Anyway, being back in NJ means more time for corn.  The second batch of corn went in Friday night.  These are from a different plant store, where they had blue corn and white corn.  The blue corn is a little bigger than the first batch of white corn was when it got planted, and the new batch of white corn is absolutely gigantic!  You know the saying, “knee high by the 4th of July?”  These guys are about a month early.  The nursery where I got them must have one serious greenhouse! {Sidenote, I just Googled that phrase, to make sure it’s actually a saying you might know, and not just something my family says, and found this neat article on Bon Apetit.  Yes, I just said neat.  And seeing how well the real farmed corn is doing, I’m getting some serious corn envy.  Maybe this will be the year it finally gets taller than me!}

I’m hoping both sets of new corn all settles in well with the first batch that was planted about ten days ago.  The first batch of corn is still smallish, but dark green and growing, whereas the new corn is huge, with some definitely yellow leaves.  Hopefully this morning’s constant downpour will help it out.  Planting the new corn also gave me an excuse to try an build up a mini-retaining wall.  I bordered the planting bed with rocks in a hopefully-not-futile effort to keep some of the good compost, nutrients, and water from all sliding downhill.  We’ll see how it goes.  Either way, the definition it gives the garden is quite pretty!

This weekend was great, with a trip down the shore for a double birthday party.  I was able to squeeze in a late night trip to the Boardwalk for Kohr’s ice cream, and the ocean has finally warmed up to above arctic temperatures.  The waves were calm and it was amazingly gorgeous.  I’m afraid the summer is going to fly by in an instant, so I’m really trying to make the most of it this year.

In the meantime, here are some corny corn pictures, plus a few weekend food/fun pictures thrown in.  Are any of you growing corn?  I’d love to hear about it!

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New white corn on the left. Blue corn on the right.

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Definitely already knee-high.

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Nocturnal planting, again. Thank God for flood lights!

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First big drink.

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Water droplets hanging on.

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Finally a shot in daylight. The blue are in the far back, and the big ones are the new white stalks. The smaller, greener ones, are the older white stalks.

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Birthday cupcake tower. I didn’t bake any, just helped arrange them on the cupcake tower. Four kinds – vanilla cake w/ vanilla frosting, vanilla cake w/ chocolate frosting, chocolate cake w/ vanilla frosting, chocolate cake w/ chocolate frosting! Had to try all four!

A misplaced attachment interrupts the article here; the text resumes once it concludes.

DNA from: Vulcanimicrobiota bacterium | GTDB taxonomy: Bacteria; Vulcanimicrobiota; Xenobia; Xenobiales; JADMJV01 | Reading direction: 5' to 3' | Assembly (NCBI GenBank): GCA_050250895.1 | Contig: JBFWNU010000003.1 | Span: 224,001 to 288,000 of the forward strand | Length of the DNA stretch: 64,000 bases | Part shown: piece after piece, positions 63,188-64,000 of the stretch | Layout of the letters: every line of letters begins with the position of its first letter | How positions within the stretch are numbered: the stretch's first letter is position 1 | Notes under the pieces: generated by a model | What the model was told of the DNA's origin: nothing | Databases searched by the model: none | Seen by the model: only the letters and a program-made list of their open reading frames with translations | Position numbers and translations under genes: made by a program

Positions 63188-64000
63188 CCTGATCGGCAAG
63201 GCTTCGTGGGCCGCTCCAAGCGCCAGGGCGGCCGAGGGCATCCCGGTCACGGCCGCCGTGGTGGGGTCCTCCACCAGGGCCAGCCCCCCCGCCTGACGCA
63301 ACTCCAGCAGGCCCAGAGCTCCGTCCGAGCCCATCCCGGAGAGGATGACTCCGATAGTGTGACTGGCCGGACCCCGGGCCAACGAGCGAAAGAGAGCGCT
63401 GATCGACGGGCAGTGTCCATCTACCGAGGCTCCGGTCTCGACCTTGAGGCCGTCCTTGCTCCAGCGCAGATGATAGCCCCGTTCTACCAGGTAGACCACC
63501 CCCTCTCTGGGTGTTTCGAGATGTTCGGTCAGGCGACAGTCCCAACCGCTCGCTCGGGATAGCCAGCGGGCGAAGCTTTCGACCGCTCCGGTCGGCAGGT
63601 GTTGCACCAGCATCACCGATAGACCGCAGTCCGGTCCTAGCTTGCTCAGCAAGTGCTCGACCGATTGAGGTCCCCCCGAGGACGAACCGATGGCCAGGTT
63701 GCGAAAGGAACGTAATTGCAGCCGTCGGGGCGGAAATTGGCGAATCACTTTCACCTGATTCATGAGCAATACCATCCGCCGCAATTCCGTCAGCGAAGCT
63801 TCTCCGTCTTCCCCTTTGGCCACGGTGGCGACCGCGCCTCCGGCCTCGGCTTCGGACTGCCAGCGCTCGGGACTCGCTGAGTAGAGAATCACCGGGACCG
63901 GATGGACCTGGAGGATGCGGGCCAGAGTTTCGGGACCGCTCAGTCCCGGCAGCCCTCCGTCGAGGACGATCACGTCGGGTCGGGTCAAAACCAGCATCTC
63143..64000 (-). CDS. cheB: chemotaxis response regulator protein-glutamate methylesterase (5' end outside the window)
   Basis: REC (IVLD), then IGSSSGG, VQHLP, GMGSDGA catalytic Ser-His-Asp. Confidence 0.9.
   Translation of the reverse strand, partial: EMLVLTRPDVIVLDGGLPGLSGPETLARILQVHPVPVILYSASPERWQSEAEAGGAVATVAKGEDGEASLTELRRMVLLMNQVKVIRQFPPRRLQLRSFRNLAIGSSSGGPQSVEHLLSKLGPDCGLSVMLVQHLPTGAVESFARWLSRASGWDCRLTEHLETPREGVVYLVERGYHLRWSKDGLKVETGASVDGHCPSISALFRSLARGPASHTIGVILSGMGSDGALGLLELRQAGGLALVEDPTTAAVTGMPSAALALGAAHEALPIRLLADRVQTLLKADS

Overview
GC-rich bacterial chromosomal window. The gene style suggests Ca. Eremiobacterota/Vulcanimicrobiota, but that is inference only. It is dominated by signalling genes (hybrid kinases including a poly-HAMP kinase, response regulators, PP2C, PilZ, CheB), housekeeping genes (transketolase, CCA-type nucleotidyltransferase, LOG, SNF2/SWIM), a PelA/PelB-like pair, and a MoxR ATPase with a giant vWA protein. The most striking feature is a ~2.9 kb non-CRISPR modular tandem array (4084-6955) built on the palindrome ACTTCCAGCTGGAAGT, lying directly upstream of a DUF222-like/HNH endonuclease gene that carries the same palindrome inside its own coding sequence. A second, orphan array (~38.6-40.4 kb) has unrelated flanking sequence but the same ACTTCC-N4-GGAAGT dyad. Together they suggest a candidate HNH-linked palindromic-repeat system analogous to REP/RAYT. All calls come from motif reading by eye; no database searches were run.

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The view at the gorgeous shore!

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New donut place opened up dts (down the shore), had to try it. Props and big thanks to the people who saved me a donut even though I arrived hours after breakfast 🙂 PS it was delicious!

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Half vanilla-half chocolate swirl with rainbow sprinkles. Nothing beats it. Somehow even sprinkles are better on the Boardwalk. Maybe it’s the salt air…

Super Easy Super Yummy Skillet Cookie

I don’t know about you guys, but I love a good chocolate chip cookie.  The recipe is on the back of every bag of chocolate chips, and it’s always super easy.  {I proved to myself once again last night that it’s really hard to mess up.  Because sometimes I mess up when I’m baking, and a lot of times it doesn’t turn out like I wanted it to, but this time it was a-okay.}  Sometimes, though, chocolate chip cookies get boring.  Which is when it’s a good time to bring out the skillet cookie.

I started out following Nestle, but it ended up more like this:

2 1/4 cups all purpose flour

1 tsp baking soda

1 tsp salt

2 sticks butter

2 eggs

1 tsp of vanilla

1 cup white sugar

1/2 cup packed brown sugar

2 heaping cups chocolate chips (the more the merrier)

Cast iron skillet for baking the cookie

I creamed the butter with the eggs, which isn’t what you’re supposed to do, but it’s what I did.  And then I measured my sugars wrong, but it worked out anyway.  Ideally:

Preheat your oven to 350°F.  In a small bowl, mix your flour, baking soda, and salt.   In your large mixing bowl, cream butter and sugars together (Nestle calls for 3/4 cup packed brown sugar, and 3/4 cup white sugar, but that did not happen).  Add eggs one at a time, beating well after each addition.  Add vanilla and stir.  Add the dry ingredients.  Stir in the chocolate chips.

Grease your skillet.  Fill with cookie dough.  I used about 3/4 of the dough because I didn’t want it to take forever to cook.  Press down the dough for even coverage.

Bake for about 30 minutes at 350°.  The cookie might seem too gooey when you take it out, but it will continue cooking in the cast iron.

You can let it cool if you want to, but I found the hot cookie too tempting to let cool.  Slice like a pie and enjoy!  Repeat until the cookie is all gone, or your cookie craving is satisfied, whichever comes first.